“In Albany, it started happening very early,” he recounts. “But with the construction of the Empire State Plaza, the movement out of the inner city to the suburbs has been continuous and the periphery continues to be extended.”

Yes, there it is: the Empire State Plaza. The Capital Region’s massive white elephant. Gov. Nelson Rockefeller’s great 98.5-acre gift to himself at the expense of the taxpayers. In his book O Albany!, William Kennedy reports an “apocryphal” but once-current story about the whimsical nature of Rockefeller’s “destruction of 1,150 structures, most of them private dwellings, and the displacement of 3,600 households—9,000 people, 17 percent black, many Italians and Jews , many old, many poor.” Kennedy writes:

The traditional story is that because it humiliated Rockefeller to have Princess Beatrix of the Netherlands chauffeured through the slumminess and decrepitude of Albany’s South End in order to reach the executive mansion, he undertook in 1962 what is said to be the largest marble project in the history of the world (a claim I am fond of but can’t prove), a complex of massive buildings and skyscrapers built on a platform five levels deep, which if stood on its end, would be 112 stories high, taller than Manhattan’s World Trade Center, in which Rockefeller also had a hand.

Though the story is probably just that, the plaza has nevertheless offended its fair share of observers. It has been roundly derided, even demonized, by art and architecture critics such as Robert Hughes, who claimed in The Shock of the New that the plaza was architecture that Albert Speer, Hitler’s architect, would have been proud to call his own, and Pulitzer Prize-winning architecture critic Paul Goldberger, who in a 1971 New York Times article described it in language just short of brutal. Yet despite its chilly, foreboding and, perhaps, overly authoritative presence, despite the historical fact of its imposition on residents without the constitutionally required referendum (Rockefeller’s circumvention of which is a tale unto itself), despite its standoffish attitude in regard to the rest of the city, despite the expert opinions voiced against it, Albany residents do seem, strangely, to like the thing.

Artist Michael Oatman, who also is a member of the architecture department at Renssalaer Polytechnic Institute, and his wife Bree Edwards, who wrote a thesis on the relationship of the plaza and the neighborhoods below it, titled Ramshackle Rowhouses and the Marble Tower, recently wandered the plaza and commented.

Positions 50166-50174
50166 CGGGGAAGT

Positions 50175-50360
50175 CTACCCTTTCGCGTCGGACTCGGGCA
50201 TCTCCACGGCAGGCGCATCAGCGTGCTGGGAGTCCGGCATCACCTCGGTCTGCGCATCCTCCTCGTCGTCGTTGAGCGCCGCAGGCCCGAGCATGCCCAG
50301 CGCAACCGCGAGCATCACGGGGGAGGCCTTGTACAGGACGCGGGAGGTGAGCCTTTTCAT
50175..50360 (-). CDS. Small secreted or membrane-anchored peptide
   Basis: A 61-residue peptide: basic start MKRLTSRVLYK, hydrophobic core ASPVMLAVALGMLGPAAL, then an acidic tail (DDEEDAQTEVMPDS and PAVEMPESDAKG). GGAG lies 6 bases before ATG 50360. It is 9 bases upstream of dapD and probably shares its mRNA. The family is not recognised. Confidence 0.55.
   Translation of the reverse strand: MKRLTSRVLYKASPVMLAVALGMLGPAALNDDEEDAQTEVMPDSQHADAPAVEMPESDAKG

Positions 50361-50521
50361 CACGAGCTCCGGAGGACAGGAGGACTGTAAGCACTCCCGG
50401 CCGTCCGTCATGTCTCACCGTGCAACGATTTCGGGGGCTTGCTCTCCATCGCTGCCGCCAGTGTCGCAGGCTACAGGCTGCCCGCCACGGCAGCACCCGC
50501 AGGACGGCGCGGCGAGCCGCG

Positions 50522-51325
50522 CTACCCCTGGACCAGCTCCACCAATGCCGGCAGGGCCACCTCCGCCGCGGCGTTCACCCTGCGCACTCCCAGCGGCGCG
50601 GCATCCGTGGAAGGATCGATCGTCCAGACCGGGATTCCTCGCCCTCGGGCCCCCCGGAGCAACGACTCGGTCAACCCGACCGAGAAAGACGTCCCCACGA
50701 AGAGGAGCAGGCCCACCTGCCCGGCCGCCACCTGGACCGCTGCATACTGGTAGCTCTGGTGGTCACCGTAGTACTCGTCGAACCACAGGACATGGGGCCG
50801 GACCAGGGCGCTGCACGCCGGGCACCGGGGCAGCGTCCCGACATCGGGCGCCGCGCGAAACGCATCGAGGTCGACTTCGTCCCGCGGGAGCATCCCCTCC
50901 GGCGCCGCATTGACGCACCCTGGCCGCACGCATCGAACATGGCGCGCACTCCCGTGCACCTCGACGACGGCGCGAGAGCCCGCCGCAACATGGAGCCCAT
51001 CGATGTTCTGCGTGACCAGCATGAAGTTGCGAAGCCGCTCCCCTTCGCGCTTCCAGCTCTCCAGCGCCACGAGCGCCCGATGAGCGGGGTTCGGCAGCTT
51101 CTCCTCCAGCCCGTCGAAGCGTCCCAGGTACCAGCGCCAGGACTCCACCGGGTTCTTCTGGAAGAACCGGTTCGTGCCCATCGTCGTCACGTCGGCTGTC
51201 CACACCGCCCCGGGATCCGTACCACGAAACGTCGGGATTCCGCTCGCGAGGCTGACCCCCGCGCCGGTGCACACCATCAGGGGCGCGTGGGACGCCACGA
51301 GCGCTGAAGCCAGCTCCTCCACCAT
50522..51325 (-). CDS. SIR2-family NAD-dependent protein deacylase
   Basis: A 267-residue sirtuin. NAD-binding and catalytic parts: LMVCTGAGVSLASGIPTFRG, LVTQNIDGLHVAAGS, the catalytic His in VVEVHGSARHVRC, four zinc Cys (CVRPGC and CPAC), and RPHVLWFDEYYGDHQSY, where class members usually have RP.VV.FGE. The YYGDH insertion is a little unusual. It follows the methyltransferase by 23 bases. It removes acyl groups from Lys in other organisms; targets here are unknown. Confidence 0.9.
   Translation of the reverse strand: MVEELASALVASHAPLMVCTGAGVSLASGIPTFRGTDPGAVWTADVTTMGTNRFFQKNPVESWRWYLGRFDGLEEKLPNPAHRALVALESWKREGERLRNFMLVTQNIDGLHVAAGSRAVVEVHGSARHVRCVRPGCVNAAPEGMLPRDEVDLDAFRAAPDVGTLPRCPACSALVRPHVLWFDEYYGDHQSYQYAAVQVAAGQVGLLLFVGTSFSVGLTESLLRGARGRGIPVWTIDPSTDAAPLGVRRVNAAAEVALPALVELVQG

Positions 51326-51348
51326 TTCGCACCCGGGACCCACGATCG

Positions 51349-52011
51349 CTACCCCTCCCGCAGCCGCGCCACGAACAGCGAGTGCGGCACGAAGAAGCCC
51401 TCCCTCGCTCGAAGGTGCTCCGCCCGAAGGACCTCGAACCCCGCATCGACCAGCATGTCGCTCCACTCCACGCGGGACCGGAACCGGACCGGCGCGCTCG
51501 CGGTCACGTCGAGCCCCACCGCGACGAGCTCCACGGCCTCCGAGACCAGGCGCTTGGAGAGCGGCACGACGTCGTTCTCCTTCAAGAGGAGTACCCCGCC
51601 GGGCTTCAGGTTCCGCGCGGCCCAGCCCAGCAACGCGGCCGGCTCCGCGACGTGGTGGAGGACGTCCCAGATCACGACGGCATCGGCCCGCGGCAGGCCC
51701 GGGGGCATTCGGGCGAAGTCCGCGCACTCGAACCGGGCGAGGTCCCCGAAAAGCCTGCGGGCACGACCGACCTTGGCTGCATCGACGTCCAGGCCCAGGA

Edwards, whose interest in the area was first sparked by the grassroots rehabilitation undertaken by the Albany Free School in its neighborhood, was surprised to find that the plaza constituted a more than just physical blot on Albany. In the process of interviewing residents of the South End, she discovered that the construction had somehow severed not only segments of Albany from one another in a physical sense, but also in a temporal sense.

“I wanted the connection between the plaza and them in their neighborhood, and there was no connection,” she recalls. “There’s no memory of how it affected life when it was being built or life before it. That was really curious to me. It was very hard to find stories. Maybe that’s just because the people who were in this area, which was a lot of boarding houses, were a transient population, whereas in Arbor Hill there’s a lot of memory of what was there before, there’s a past.”

Oatman adds, “It’s like the plaza is actually the architecture of amnesia.”

The construction of the plaza, suggests Oatman, fits a pattern that is typically Albanian—that of periods of seeming inertia punctuated by hysterical, discontinuous, almost cataclysmic fits of ambition.

“When I think of Albany,” he says, “I think of a city that’s in transition a lot more slowly than other cities—except for an occasional massive insertion. Suddenly, there’s a massive train station over there, suddenly there’s a huge interstate running all along the waterfront—what city in the world puts the road on the waterfront?—suddenly, there’s this massive plaza here, and then the school campus.”